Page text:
- Grantors may have little control over the CRT’s investments. In some cases, however, the grantor’s financial advisor may be given the authority to manage the investments.
- CRTs offer partial income tax deductions for the grantor based on complex calculations encompassing the length and type of the trust, estimated income payments and IRS assumptions about interest rates and the trust’s potential growth potential.
- CRTs must distribute between 5%-50% of their value to beneficiaries each year.
- At least 10% of a CRT’s value must always be reserved for remainder interest.
- Income to beneficiaries is taxable.
- CRTs may have significant setup costs and ongoing administrative fees.
- You must specify the charitable remainder beneficiaries when the trust is set up. Changing these beneficiaries may require legal counsel and additional trust administration fees.
Pooled Income Funds
A pooled income fund is a commingled vehicle with certain similarities to a charitable remainder trust. Donors receive partial charitable deductions, and designated beneficiaries receive current income from the Fund, with the remainder distributed to a charity or charities upon their death.
- You can fund your account with gifts of cash or public securities. Some accept gifts of restricted or privately held securities, life insurance and real estate.
- You can avoid paying capital gains taxes on gifts of appreciated assets that are liquidated by the Fund.
- You or other designated beneficiaries receive income generated by the Fund’s investments over your lifetime.
- When a beneficiary dies, his or her remaining interest is distributed to one or more designated charities.
- Unlike CRTs, pooled income funds do not need to maintain a minimum level of remainder interest.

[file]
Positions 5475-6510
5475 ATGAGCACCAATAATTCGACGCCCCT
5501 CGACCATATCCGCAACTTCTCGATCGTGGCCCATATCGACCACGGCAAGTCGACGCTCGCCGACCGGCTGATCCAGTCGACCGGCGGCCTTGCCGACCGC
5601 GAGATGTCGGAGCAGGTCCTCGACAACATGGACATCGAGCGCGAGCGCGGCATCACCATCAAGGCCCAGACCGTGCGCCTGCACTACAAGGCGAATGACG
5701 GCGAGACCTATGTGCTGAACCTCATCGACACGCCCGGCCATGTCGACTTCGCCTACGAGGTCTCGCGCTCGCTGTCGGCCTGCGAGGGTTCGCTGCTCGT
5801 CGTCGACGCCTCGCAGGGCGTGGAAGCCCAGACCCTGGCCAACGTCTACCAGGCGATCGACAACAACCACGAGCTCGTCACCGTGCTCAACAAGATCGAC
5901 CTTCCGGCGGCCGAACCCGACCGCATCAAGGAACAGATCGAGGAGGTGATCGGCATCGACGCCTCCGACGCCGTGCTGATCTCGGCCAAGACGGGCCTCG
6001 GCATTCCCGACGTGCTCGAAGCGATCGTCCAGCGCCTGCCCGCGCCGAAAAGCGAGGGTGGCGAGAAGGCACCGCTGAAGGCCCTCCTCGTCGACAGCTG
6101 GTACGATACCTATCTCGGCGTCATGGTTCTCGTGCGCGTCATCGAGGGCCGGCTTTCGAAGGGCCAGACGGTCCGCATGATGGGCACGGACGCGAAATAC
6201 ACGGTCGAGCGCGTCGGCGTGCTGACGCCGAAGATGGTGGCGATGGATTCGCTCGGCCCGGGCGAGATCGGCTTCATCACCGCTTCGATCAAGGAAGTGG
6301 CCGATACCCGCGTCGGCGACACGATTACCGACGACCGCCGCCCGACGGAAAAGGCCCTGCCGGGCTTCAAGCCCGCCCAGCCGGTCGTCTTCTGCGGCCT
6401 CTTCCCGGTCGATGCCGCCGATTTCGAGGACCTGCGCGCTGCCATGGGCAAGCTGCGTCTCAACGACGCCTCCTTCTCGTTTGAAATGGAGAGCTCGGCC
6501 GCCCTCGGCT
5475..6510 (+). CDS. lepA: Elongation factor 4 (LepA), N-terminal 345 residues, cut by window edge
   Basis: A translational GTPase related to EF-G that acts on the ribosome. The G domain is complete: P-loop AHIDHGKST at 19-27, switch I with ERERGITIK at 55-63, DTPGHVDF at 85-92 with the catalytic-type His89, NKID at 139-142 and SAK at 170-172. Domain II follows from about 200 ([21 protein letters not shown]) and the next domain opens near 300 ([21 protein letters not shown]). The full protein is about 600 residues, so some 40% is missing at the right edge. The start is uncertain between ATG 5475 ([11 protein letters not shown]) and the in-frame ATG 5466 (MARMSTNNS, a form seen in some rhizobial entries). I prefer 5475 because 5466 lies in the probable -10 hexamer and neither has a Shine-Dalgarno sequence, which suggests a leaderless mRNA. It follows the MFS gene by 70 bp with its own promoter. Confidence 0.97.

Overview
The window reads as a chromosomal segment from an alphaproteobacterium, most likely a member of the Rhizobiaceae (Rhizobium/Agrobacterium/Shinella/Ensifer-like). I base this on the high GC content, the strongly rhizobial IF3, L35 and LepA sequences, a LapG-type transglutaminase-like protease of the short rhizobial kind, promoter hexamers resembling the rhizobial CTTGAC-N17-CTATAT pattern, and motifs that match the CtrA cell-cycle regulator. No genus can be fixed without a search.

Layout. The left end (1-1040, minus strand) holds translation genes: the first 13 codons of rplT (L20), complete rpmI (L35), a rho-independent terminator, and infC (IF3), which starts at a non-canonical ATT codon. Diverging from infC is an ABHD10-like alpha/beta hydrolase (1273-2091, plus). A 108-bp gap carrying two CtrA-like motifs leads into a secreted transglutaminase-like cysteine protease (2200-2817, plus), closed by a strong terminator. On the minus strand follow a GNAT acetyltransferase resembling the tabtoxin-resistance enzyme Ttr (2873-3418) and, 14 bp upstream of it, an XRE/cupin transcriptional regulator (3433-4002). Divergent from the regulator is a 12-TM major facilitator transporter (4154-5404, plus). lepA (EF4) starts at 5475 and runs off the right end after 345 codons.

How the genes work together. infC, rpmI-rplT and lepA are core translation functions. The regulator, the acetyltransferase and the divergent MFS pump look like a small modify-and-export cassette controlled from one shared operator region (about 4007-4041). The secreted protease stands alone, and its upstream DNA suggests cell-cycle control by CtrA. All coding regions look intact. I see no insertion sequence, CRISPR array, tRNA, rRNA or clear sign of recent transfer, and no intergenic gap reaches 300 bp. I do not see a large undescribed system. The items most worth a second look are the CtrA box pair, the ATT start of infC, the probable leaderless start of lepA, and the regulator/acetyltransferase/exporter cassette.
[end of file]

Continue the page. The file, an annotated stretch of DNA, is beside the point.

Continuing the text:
- Account minimums generally start at $20,000.
- Your donations are combined with those of other donors, giving you limited control of how your assets are invested.
- Partial charitable tax deductions are based on the gift's fair market value, the beneficiary's or beneficiaries' ages and the Fund's estimated rate of return.
- Income to beneficiaries is taxable.
- Fund administration fees may reduce the amount of both current income and remainder interest.
Are any of these options right for you?
If you want to receive a 2018 charitable tax benefit for starting any of these vehicles, you should allow a least a month to establish and fund an account. However, it’s important not to let this end-of-year deadline rush you into a decision.
Your specific tax concerns, income needs, estate planning priorities and charitable giving goals need to be carefully considered before you choose any of these options. That’s why it’s important to consult with your accountant or tax or trust attorney to gain a deeper understanding of these vehicles’ benefits, costs, and limitations.
You may also want to invite your financial advisor to participate in any meetings or calls with these individuals to address investment-related issues.
©2018 Canby Financial Advisors